Most new AV receivers come with an "auto setup" or "automatic calibration" feature, but despite the word automatic, these features can stump AV novices. If you're setting up an AV receiver for the first time, this guide will put you on the right track.
First, let's describe what auto setup systems do.
They send test tones to all the speakers and subwoofer, and use a microphone to pick up the sound of the speakers in your room. Auto setup systems determine speaker sizes and volume levels, set the subwoofer-to-satellite crossover frequency, measure distances from each of the speakers to the listener, and confirm that all of the speaker cables are correctly hooked up. Some receivers also use equalization to balance the frequency response of all the speakers.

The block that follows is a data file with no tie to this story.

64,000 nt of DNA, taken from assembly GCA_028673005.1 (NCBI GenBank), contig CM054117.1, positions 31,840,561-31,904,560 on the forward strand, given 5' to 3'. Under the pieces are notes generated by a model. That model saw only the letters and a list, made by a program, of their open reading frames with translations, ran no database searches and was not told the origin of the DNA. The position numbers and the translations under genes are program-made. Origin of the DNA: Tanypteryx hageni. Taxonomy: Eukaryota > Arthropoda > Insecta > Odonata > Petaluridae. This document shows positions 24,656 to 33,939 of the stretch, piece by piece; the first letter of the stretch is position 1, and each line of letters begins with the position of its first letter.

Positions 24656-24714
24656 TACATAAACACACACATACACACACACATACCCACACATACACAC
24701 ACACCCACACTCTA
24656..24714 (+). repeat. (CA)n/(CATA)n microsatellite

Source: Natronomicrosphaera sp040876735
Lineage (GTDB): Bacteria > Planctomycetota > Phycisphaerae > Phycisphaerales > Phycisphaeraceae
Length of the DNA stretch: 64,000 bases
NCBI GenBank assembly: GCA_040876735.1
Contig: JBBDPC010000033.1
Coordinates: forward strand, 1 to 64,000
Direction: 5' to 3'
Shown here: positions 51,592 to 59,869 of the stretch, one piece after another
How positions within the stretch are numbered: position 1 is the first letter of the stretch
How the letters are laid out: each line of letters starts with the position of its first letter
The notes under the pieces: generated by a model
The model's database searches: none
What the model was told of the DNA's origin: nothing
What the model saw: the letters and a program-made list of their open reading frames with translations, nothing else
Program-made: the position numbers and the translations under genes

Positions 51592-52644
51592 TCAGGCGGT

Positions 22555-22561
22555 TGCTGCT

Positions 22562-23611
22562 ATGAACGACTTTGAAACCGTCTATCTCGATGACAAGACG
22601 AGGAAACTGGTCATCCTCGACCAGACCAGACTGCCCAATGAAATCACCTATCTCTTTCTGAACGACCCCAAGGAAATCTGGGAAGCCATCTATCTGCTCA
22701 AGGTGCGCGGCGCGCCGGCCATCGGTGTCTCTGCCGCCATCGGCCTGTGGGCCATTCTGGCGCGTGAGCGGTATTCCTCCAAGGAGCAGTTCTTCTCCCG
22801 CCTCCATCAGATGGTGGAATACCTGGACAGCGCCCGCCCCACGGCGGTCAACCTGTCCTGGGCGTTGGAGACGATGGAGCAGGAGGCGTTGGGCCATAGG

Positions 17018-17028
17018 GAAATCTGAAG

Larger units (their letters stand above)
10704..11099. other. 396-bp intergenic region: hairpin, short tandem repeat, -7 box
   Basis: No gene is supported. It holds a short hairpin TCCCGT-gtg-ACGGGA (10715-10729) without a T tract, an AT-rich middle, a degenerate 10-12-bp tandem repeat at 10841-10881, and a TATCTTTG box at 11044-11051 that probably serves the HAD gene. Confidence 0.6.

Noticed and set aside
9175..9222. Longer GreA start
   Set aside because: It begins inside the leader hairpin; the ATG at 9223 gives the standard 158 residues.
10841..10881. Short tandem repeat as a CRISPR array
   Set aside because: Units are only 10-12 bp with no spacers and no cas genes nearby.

Auto setup systems go by different names, but they all do approximately the same thing. Denon and Onkyo feature Audyssey; Sony has Digital Cinema Auto Calibration, Pioneer Multi Channel Acoustic Calibration, and Yamaha uses a Parametric Room Acoustic Optimizer.
The exact positioning of the auto calibration microphone is crucial for achieving accurate results. Some auto setup systems work from just one mic position, which would be the primary spot where you sit when watching movies by yourself. Ideally the mic should be placed at the same height as your ears when you're sitting watching a movie.
If you have a camera tripod, use it to place the mic at ear height; perfectionists should move the couch entirely out of the way. Lacking a tripod place the mic on the back of the couch, atop the highest pillow.… Read more